By: Jena Pincott
 

This is how memory loss begins, Sophie tells me: you show up at work, forgetting that you are supposed to be at a breakfast meeting with a client. You blank on the names of your neighbors. Soon enough you walk into a room without any clue as to why you are there. Sophie, a lawyer in her early 50s, who asked to go by a pseudonym, had been suffering from frequent hot flashes and night sweats, both associated with menopause, but the forgetfulness seemed to be in another league. What was happening to her mind?
 
Lisa Mosconi, director of the Women’s Brain Initiative and associate director of the Alzheimer’s Prevention Center at Weill Cornell Medical College in New York City, might know. She has analyzed thousands of positron-emission tomography (PET) scans of patients entering menopause and has seen how their brain metabolism changes over time. “In premenopause, your brain energy is high,” Mosconi says, showing me a PET scan of a young woman’s brain. It is lit up by many bright red and orange blotch- es representing high glucose metabolism—a proxy for neuronal activity. In perimenopause, which hits women in their mid- to late 40s, brain glucose metabolism slows by 10 to 15 percent or more, and the scan changes: red and orange spots give way to more yel- lows and greens, representing less sugar uptake and lower metabolism. “Then, in postmenopause, brain glucose metabolism slows down 20 to 30 percent, sometimes more,” Mosconi says, showing me the final scan. Now, clearly, the greens have gained territory.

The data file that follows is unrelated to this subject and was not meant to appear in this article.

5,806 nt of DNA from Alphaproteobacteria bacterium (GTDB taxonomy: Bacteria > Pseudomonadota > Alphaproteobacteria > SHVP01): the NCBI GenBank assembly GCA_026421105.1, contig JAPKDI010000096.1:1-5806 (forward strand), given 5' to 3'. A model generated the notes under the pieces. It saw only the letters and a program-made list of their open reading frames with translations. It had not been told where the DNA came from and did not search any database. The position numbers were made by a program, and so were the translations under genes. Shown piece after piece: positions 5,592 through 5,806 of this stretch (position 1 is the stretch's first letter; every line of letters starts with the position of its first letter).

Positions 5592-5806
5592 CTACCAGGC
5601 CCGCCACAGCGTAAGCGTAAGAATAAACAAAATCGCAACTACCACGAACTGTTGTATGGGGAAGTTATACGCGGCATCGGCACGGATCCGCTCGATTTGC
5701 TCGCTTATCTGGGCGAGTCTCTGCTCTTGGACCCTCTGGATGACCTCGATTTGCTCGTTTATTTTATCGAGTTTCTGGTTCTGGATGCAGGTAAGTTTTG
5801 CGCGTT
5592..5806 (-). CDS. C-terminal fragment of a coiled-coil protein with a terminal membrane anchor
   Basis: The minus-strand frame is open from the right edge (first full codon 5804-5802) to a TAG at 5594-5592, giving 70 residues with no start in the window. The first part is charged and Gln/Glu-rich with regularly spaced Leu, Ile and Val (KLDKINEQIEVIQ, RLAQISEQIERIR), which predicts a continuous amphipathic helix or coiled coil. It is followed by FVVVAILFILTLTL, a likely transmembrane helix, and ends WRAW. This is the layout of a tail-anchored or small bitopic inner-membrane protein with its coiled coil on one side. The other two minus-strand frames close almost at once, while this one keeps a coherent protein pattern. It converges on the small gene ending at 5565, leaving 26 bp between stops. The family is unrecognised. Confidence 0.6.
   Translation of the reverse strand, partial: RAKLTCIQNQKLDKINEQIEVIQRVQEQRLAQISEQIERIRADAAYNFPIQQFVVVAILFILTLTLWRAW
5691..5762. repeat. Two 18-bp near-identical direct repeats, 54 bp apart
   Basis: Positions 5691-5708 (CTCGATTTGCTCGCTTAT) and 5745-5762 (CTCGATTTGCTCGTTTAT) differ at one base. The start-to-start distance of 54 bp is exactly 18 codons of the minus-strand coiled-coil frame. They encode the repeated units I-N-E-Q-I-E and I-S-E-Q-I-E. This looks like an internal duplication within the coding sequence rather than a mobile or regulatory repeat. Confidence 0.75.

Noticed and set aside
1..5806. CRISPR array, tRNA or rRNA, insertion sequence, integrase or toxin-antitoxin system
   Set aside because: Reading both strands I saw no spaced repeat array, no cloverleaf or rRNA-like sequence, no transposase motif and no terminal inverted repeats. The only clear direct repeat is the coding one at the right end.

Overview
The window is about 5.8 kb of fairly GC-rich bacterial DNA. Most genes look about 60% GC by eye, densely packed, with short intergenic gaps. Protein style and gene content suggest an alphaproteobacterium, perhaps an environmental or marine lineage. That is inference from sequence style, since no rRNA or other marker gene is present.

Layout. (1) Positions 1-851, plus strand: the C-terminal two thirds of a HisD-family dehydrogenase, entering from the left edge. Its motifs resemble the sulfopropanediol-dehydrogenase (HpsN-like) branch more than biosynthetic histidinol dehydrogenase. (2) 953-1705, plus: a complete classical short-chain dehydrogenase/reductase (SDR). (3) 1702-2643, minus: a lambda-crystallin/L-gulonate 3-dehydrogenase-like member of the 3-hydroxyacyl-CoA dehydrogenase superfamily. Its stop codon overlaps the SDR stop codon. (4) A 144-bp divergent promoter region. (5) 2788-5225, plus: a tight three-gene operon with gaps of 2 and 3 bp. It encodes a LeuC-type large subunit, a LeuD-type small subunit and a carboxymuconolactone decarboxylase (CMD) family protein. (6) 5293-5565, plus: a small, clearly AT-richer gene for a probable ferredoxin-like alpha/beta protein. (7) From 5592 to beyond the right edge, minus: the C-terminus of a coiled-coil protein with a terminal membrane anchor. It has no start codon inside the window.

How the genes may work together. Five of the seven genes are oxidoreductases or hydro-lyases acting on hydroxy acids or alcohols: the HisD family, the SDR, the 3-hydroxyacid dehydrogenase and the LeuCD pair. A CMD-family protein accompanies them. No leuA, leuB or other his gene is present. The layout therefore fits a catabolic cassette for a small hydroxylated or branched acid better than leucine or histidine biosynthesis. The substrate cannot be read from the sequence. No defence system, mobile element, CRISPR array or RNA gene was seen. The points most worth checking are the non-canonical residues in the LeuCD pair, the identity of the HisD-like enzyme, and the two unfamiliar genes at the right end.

Estrogen is the master regulator of metabolism in the youthful female brain, orchestrating everything from glucose transport and uptake to its breakdown for energy. Mosconi’s scans are rain- bow-colored evidence that decreased levels of the hormone during menopause, which often starts when women are between the ages of 45 and 55, lead to a “bioenergetic brain crisis,” as she describes it. At some point during this seven-plus-year transition period, up to 60 percent of women experience what is known as menopause-related cognitive impairment: bouts of confusion, distractibility and forgetfulness. These memory problems are normal. The generation of synapses requires energy; as estrogen levels and brain glucose metabolism decline, so does the formation of new connections between neurons.

 
Read the full article at Scientific American